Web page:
Prevention is better than treatment. Dress correctly in layers. Avoid heavy sweating and protect yourself from becoming wet. Extra clothing, socks, and warm hats are essential. High energy foods and enough fluid help the body produce heat. Hunger and fatigue contribute to hypothermia. Cold, wet conditions are worse than cold, dry conditions. The wetness and its evaporation suck heat away from your body.
After a hike quickly change your damp clothing into dry, warm clothing. While you are actively hiking, your body produces warmth from muscle contraction and also perspiration. After you stop, the warmth is no longer produced by muscle movements and evaporation from the damp clothing reduces your temperature.
Be alert for the early signs such as shivering. Stop and warm yourself up. Avoid the mental disorientation which makes matters worse. Loss of finger dexterity is also a symptom.
Watch out for sudden storms. Changing weather poses a threat of hypothermia, especially in the summer months. An unexpected rainstorm with a temperature as high as 50°F has taken many lives.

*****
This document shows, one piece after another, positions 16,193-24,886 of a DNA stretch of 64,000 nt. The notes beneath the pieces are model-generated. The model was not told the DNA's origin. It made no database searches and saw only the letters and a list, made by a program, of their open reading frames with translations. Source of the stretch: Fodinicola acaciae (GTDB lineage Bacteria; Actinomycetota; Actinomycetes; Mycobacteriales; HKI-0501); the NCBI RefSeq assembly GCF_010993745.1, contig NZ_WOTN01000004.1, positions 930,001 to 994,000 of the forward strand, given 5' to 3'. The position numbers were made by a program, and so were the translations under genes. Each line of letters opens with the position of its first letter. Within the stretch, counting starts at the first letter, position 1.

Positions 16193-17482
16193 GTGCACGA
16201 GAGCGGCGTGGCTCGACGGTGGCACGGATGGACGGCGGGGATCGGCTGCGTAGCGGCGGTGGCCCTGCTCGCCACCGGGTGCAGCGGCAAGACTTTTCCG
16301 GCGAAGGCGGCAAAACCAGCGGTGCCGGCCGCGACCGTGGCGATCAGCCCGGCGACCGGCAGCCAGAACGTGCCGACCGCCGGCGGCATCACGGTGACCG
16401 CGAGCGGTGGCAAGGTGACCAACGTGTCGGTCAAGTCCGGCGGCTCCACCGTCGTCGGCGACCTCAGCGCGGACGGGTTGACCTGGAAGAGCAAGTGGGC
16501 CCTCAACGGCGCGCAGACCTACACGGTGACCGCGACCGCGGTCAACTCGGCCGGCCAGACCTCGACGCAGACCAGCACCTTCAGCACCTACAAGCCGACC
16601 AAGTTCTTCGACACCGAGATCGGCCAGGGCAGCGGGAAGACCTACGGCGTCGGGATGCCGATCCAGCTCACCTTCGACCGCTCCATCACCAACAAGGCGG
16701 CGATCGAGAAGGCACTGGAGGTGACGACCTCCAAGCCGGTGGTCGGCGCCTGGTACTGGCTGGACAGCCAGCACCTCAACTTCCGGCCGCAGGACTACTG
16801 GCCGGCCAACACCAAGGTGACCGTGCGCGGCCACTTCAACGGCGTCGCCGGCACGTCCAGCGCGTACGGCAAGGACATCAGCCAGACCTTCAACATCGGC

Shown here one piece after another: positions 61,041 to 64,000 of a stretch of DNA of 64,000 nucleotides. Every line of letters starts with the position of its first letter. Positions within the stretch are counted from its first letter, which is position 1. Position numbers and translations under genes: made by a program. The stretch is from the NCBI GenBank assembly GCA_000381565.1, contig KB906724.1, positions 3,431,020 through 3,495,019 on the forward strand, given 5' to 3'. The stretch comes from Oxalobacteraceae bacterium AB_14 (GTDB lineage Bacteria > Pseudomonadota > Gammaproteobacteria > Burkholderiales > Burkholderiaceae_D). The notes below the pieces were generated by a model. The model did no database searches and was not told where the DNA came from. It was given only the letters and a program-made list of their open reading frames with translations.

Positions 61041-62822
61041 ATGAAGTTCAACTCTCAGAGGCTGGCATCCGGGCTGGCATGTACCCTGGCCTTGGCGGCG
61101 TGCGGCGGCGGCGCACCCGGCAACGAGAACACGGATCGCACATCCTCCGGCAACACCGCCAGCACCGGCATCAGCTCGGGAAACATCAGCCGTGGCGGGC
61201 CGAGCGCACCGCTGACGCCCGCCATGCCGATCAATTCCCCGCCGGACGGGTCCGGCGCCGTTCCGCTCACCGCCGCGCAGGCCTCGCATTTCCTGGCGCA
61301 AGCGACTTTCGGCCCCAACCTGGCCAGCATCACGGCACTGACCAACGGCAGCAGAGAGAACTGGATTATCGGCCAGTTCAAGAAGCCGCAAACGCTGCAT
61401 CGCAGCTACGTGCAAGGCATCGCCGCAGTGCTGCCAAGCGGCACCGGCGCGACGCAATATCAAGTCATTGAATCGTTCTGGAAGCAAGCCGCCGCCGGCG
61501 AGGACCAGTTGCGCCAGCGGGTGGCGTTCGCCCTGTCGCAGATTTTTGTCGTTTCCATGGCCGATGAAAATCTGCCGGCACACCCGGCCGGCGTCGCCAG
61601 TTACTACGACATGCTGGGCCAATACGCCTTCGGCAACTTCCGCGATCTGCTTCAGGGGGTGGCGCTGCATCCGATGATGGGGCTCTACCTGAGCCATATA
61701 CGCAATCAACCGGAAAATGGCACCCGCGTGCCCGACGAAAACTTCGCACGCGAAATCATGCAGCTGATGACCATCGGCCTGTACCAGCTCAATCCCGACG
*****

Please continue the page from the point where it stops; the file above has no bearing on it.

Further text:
It’s a good thing that hypothermia is easy to combat and to treat. Remember, those that are unprepared are in trouble.
When I was only five, my grandmother told me that thunder and lightning were caused by our Heavenly Father moving his furniture around. Over the years I have been truly frightened and genuinely humbled by the power of Mother Nature. It seems that as soon as the fishing gets good, I’m out in the middle of a pond in my float tube counting the seconds between the lightning sights and sounds.
Lightning plays an essential role in producing or releasing needed nitrogen to fertilize plants. It’s estimated that 100 million tons of nitrogen are released annually by lightning. The rain washes it to the ground. Lightning also starts wildfires which help burn out the thick undergrowth and make room for new plants.